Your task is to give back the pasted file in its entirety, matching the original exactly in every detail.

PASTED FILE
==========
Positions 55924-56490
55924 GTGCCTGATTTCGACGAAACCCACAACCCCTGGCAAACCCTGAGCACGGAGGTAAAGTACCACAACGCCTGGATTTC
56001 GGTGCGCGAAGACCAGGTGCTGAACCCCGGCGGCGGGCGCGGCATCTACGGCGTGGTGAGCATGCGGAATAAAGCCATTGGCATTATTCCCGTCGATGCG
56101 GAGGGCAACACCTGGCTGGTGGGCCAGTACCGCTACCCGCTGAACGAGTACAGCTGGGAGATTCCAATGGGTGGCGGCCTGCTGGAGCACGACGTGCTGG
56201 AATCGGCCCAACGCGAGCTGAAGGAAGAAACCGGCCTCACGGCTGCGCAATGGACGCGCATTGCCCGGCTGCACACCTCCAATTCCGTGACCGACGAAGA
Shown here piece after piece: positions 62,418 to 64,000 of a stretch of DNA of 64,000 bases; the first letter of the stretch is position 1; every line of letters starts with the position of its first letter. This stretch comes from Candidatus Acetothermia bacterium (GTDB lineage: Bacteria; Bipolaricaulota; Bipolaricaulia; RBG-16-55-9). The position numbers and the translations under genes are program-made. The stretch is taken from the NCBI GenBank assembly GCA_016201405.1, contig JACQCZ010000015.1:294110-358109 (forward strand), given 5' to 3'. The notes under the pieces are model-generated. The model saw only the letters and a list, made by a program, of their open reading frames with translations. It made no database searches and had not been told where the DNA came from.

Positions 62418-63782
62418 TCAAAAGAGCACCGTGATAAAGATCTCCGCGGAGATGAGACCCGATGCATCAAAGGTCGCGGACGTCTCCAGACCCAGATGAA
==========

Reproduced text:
Positions 55924-56490
55924 GTGCCTGATTTCGACGAAACCCACAACCCCTGGCAAACCCTGAGCACGGAGGTAAAGTACCACAACGCCTGGATTTC
56001 GGTGCGCGAAGACCAGGTGCTGAACCCCGGCGGCGGGCGCGGCATCTACGGCGTGGTGAGCATGCGGAATAAAGCCATTGGCATTATTCCCGTCGATGCG
56101 GAGGGCAACACCTGGCTGGTGGGCCAGTACCGCTACCCGCTGAACGAGTACAGCTGGGAGATTCCAATGGGTGGCGGCCTGCTGGAGCACGACGTGCTGG
56201 AATCGGCCCAACGCGAGCTGAAGGAAGAAACCGGCCTCACGGCTGCGCAATGGACGCGCATTGCCCGGCTGCACACCTCCAATTCCGTGACCGACGAAGA
Shown here piece after piece: positions 62,418 to 64,000 of a stretch of DNA of 64,000 bases; the first letter of the stretch is position 1; every line of letters starts with the position of its first letter. This stretch comes from Candidatus Acetothermia bacterium (GTDB lineage: Bacteria; Bipolaricaulota; Bipolaricaulia; RBG-16-55-9). The position numbers and the translations under genes are program-made. The stretch is taken from the NCBI GenBank assembly GCA_016201405.1, contig JACQCZ010000015.1:294110-358109 (forward strand), given 5' to 3'. The notes under the pieces are model-generated. The model saw only the letters and a list, made by a program, of their open reading frames with translations. It made no database searches and had not been told where the DNA came from.

Positions 62418-63782
62418 TCAAAAGAGCACCGTGATAAAGATCTCCGCGGAGATGAGACCCGATGCATCAAAGGTCGCGGACGTCTCCAGACCCAGATGAA